Opening up a wall to create a doorway can put a whole new spin on the way traffic moves through your home, sometimes making rooms more accessible and therefore usable. But before you cut a hole in a wall to add a doorway, be clear about what you might encounter.
Walls conceal a host of surprises, including wiring, pipes, and ducts that almost inevitably end up being just where you want the door to be. Investigate where these or similar obstructions are located before determining where your new opening should go. (See How to Open Up a Wall.)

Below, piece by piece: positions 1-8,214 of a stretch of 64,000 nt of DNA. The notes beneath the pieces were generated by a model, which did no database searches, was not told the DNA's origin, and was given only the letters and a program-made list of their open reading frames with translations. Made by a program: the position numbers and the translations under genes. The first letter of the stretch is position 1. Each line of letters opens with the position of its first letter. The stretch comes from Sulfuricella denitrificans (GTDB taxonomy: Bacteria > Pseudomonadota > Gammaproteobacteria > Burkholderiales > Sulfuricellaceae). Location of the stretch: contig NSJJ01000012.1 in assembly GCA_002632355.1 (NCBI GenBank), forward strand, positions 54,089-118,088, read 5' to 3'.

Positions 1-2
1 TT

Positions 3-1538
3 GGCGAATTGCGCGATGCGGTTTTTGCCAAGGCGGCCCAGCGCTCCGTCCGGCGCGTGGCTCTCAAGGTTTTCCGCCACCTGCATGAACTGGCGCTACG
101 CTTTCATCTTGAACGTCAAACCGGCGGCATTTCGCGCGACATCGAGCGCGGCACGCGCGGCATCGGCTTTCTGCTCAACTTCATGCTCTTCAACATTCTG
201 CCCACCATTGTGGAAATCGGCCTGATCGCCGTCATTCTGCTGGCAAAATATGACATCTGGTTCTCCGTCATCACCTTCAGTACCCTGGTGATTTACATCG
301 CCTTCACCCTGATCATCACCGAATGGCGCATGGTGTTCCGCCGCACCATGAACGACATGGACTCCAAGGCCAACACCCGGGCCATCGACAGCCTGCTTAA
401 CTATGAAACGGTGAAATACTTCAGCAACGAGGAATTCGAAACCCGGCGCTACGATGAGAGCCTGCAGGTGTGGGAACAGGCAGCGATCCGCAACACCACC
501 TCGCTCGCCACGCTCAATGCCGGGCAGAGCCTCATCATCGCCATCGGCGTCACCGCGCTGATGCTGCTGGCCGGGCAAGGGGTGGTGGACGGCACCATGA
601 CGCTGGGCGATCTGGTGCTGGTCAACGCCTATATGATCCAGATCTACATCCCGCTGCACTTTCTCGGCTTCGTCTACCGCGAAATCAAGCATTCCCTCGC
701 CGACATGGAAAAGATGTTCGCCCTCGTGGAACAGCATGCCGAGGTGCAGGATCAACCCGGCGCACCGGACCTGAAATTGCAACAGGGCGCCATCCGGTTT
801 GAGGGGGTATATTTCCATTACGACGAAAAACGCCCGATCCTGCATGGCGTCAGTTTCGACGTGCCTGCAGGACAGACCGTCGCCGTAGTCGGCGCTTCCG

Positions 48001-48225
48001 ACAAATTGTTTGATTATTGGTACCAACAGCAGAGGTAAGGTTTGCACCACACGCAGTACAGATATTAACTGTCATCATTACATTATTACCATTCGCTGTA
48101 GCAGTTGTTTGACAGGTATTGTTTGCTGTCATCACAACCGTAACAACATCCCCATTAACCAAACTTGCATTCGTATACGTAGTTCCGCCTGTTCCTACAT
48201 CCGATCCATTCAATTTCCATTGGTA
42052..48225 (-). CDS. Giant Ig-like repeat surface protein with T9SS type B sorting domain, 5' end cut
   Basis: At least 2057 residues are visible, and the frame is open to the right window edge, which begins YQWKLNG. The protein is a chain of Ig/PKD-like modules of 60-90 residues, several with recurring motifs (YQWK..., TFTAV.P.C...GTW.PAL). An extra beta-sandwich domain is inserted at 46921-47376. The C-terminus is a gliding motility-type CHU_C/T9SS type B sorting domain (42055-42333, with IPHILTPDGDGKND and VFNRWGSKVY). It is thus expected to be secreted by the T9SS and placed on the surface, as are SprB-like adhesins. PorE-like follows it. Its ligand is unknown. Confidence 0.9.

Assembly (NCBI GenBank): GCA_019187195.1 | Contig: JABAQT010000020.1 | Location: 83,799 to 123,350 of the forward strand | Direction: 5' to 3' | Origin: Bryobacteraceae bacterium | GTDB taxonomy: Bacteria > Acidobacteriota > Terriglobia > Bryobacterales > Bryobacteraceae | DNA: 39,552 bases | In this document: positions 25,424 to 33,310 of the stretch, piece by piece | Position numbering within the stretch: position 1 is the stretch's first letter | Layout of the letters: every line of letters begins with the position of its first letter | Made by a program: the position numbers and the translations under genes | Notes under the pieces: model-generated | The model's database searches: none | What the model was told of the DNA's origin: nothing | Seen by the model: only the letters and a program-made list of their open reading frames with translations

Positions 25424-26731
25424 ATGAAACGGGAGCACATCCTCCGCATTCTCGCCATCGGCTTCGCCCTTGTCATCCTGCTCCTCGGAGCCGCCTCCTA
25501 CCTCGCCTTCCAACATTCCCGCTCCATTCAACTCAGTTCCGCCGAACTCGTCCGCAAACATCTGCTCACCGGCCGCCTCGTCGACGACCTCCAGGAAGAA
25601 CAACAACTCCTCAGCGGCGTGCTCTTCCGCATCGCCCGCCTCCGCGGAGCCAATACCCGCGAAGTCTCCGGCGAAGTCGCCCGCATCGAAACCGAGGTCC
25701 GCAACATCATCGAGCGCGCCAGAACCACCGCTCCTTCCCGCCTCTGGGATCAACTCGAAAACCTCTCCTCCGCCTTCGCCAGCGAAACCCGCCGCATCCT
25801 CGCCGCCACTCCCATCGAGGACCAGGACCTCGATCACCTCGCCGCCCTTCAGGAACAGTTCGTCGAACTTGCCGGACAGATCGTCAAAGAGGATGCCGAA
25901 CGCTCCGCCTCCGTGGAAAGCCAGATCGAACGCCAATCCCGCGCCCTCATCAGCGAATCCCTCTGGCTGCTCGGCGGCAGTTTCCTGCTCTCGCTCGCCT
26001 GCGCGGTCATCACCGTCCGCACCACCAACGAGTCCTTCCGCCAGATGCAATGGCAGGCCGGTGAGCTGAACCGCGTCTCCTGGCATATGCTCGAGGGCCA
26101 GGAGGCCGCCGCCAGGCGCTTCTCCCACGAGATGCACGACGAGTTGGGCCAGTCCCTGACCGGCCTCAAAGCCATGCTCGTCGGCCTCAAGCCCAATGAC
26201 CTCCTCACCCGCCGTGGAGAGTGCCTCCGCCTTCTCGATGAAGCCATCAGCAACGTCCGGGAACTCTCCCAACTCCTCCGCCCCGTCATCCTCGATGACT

If you find pipes, ducts, or extensive wiring in the way, the easiest and least expensive option is to modify your plan for the door’s location, unless you are comfortable with a variety of DIY tasks. Rerouting utilities can be quite involved, usually requires a permit, and is regulated by local building codes.
Understanding the basic structure of a wall is important. This illustration shows how an interior wall is framed. Wall studs are typically spaced 16 or 24 inches from center to center. A bottom plate runs along the base and a top plate is located at the top. Where there is a door or window, the wall studs are removed and the opening is bridged by a header that is supported by extra studs at each end.
In some cases, fire blocks midway up the wall add support and a nailing backer for wall-covering materials.